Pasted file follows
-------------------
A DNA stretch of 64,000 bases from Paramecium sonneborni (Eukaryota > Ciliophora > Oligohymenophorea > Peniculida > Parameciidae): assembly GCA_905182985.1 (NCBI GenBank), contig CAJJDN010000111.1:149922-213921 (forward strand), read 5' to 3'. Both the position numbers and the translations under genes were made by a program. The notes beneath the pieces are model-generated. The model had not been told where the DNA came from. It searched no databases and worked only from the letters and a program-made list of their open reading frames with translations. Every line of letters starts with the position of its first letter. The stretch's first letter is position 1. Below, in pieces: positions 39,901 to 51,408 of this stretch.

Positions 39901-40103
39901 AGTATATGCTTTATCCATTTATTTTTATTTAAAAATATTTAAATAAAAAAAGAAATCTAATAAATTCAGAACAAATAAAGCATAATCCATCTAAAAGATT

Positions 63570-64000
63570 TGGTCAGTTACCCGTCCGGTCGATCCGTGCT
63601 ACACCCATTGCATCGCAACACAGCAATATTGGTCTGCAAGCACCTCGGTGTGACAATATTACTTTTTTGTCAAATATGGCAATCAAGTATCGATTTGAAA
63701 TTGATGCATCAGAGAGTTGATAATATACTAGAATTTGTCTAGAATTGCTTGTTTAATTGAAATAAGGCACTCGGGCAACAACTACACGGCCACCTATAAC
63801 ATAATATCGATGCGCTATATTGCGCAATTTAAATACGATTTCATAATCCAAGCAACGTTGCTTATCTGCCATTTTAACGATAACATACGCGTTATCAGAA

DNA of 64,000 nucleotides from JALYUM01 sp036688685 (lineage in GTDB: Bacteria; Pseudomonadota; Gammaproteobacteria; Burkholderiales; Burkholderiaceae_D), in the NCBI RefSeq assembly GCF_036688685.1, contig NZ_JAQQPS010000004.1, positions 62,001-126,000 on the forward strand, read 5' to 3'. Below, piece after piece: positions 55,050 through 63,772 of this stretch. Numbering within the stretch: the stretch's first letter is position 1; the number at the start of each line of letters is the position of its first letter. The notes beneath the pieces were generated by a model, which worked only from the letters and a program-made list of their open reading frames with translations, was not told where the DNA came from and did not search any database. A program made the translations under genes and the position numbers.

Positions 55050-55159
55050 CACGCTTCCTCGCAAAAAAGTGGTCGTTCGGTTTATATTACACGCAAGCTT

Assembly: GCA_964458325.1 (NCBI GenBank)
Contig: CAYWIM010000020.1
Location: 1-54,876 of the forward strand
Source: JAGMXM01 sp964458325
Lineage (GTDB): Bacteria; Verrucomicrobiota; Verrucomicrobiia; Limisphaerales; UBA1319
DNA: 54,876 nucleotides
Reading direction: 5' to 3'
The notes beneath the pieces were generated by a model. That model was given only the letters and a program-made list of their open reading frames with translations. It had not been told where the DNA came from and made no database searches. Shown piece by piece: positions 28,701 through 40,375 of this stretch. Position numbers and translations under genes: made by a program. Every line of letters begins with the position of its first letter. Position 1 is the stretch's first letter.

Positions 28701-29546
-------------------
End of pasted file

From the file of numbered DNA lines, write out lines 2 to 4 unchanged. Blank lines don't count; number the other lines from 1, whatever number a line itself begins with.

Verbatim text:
Positions 39901-40103
39901 AGTATATGCTTTATCCATTTATTTTTATTTAAAAATATTTAAATAAAAAAAGAAATCTAATAAATTCAGAACAAATAAAGCATAATCCATCTAAAAGATT

Positions 63570-64000